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Demultiplexing HTTP and DNS on the same listener [New Version Notification for draft-dkg-dprive-demux-dns-http-02]

From: Daniel Kahn Gillmor <dkg@fifthhorseman.net>
Date: Wed, 03 May 2017 14:15:10 -0400
To: HTTP Working Group <ietf-http-wg@w3.org>
Cc: DNS Privacy Working Group <dns-privacy@ietf.org>
Message-ID: <87tw51remp.fsf@fifthhorseman.net>
Hi HTTP folks--

I've just pushed a revision to a recent individual submission about a
technique for hiding DNS traffic that makes use of HTTP:

  https://datatracker.ietf.org/doc/draft-dkg-dprive-demux-dns-http/

It describes how a TLS server can offer both HTTPS and DNS-over-TLS on
the same port, because valid initial messages from the client in each
protocol are always distinguishable by the server.

I brought this up first over on the DPRIVE mailing list (in CC), and
i've made some initial cleanup and improvements based on the suggestions
i got there.  But i also wanted to bring this to the HTTP working group
for feedback, since it's possible that i've mischaracterized the current
state of HTTP in my analysis.  Please review and let me know if i've
gotten anything wrong!

Also, if adopted widely, the draft has implications for the future
evolution of stream-based HTTP as well as stream-based DNS (see below).
And Joe Touch pointed out that the draft should explicitly update the
HTTP as well as DNS specifications, so i've marked the latest revision
of the draft that way.  If you think that's OK (or if you think it's
unnecessary), please let me know!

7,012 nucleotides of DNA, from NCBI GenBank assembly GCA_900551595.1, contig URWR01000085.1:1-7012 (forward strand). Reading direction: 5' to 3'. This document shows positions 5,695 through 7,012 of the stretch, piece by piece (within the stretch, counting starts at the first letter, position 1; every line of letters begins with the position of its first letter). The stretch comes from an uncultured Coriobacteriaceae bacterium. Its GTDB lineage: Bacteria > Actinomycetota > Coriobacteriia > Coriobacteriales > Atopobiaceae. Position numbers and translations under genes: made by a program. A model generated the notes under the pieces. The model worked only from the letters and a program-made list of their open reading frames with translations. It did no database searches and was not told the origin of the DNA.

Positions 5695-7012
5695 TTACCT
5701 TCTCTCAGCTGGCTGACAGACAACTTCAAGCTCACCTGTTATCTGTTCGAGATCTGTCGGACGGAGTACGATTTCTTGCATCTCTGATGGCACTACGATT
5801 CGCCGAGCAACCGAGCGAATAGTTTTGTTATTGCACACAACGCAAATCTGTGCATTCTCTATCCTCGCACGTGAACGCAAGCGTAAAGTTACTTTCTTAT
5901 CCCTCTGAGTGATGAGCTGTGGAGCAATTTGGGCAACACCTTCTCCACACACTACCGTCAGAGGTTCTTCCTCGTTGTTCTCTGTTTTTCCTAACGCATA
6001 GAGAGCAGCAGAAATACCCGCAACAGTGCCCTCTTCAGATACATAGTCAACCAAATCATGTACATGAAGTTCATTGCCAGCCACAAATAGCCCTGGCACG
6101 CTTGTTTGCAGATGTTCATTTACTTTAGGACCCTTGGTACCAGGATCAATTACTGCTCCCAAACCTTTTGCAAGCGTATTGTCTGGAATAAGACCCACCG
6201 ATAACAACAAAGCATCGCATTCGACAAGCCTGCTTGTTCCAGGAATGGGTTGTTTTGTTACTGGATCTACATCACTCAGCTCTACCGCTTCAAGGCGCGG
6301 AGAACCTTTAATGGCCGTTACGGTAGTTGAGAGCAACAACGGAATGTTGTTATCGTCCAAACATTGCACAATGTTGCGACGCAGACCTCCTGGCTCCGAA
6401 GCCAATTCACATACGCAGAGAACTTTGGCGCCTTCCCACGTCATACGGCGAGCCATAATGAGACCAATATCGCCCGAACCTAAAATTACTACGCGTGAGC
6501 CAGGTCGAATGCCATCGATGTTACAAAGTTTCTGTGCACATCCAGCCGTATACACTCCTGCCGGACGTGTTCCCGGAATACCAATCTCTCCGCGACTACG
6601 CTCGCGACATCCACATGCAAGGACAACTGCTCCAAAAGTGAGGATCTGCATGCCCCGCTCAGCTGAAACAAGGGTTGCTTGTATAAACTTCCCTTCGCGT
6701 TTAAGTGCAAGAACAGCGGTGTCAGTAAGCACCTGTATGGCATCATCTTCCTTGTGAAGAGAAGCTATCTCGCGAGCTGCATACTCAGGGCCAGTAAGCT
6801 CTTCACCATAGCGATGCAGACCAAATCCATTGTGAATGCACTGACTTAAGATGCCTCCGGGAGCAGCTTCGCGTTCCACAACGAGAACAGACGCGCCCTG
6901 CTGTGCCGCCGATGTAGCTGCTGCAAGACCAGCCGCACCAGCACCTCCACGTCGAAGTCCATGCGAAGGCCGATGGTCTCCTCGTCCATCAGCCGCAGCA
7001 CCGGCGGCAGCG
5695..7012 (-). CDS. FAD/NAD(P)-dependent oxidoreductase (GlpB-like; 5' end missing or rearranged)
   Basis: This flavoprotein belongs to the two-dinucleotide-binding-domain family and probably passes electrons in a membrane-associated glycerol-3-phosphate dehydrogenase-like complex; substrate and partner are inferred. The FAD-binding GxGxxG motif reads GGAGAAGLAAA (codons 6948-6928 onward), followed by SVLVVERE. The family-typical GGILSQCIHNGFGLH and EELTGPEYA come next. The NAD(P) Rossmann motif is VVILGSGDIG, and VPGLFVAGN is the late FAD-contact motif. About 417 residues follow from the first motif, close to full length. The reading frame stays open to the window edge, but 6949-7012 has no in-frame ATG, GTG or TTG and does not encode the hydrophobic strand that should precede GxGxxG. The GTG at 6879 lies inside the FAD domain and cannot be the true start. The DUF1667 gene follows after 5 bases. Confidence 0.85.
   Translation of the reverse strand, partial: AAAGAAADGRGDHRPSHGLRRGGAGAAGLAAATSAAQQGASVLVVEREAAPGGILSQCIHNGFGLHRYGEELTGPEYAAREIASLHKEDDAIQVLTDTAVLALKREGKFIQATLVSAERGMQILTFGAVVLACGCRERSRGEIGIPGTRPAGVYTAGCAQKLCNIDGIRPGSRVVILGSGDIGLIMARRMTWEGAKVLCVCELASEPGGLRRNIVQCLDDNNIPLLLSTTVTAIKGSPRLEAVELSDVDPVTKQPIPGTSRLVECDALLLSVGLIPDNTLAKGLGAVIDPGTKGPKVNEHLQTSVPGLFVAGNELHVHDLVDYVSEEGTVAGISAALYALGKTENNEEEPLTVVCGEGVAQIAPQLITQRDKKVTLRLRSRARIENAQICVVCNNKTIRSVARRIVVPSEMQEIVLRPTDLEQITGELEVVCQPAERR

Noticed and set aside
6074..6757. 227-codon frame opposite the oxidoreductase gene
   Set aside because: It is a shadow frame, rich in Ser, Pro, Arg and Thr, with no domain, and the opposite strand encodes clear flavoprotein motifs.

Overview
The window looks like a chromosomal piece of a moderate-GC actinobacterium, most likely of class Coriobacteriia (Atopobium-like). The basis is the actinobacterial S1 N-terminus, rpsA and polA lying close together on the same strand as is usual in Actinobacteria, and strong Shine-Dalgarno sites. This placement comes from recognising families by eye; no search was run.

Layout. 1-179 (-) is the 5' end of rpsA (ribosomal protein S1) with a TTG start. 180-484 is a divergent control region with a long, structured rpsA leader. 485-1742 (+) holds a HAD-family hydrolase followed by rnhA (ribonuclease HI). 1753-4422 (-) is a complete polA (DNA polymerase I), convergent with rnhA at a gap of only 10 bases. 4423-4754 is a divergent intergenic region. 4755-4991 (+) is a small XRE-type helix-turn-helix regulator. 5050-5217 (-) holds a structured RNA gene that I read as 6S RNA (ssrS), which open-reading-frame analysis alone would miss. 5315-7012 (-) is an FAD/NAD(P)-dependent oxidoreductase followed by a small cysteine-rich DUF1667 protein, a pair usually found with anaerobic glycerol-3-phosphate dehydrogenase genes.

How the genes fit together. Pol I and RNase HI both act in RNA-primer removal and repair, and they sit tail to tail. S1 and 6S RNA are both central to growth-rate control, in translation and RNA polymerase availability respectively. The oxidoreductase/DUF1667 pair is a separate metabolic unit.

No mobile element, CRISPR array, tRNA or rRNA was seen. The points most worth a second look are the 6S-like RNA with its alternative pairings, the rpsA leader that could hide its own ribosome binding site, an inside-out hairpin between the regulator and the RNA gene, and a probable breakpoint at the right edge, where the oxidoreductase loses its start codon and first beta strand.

Assumptions about HTTP
----------------------

The main constraints that the draft places on future stream-based
versions of HTTP (that is, HTTP-over-TCP or HTTP-over-TLS, but not
HTTP-over-QUIC any other fun non-stream transport) are:

 (a) it assumes that stream-based HTTP will remain a client-speaks-first
     protocol.

 (b) it assumes that the first flight of data sent by the client without
     expecting a response from the server will be at least 14 octets.

 (c) it requires that none of the first 14 octets of the stream sent by
     the client to the server be below 0x0A (LF) or above 0x7F.

AFAICT, These constraints are already met by HTTP/1.0 and HTTP/1.1 and
HTTP/2, as documented in the draft.  Please tell me if that's wrong!

Given HTTP/2's "connection preface", i've imagined thus far that future
stream-based versions of HTTP would be fine having their own "connection
preface" that meets constraints (b) and (c), and i don't see how a
future version that listens on the same port as existing versions of
HTTP could in any way violate constraint (a).  I hope the members of
this fine WG will tell me otherwise if that's not a good assumption.

Also, if you review the draft and you think it's placing some additional
constraint on future versions of stream-based HTTP that i haven't
mentioned, please call it out!

Implementation status
---------------------

I have a functional implementation listening behind a TLS frontend on
TCP port 443 on dns.cmrg.net right now, if anyone wants to experiment
with it.  Consider all the possibilities of this terrible layering
violation!

Both of these commands work just fine:

    wget -O- https://dns.cmrg.net/

    kdig +tls @dns.cmrg.net:443 www.ietf.org

The implementation is in C, freely-licensed, and available at
https://gitlab.com/dkg/hddemux for anyone who wants to play with it.

It's also available in Debian's unstable distro:
https://packages.debian.org/unstable/hddemux

Followup
--------

The IETF mailing lists aren't well-structured for conversations that
need to happen between WGs.

I'm subscribed to both ietf-http-wg@w3.org and dns-privacy@ietf.org, and
i welcome feedback from both working groups.  But maybe some folks who
want to follow up are not subscribed to both.  Unless either WG
complains, i encourage followup to be made to both mailing lists unless
it's clearly specific to one protocol only, and i humbly ask admins of
both lists to allow traffic from the other community through.

Minor editorial cleanup can be made as a merge request or issue at
https://gitlab.com/dkg/hddemux or by private e-mail.

Regards,

        --dkg

Received on Wednesday, 3 May 2017 18:15:45 UTC

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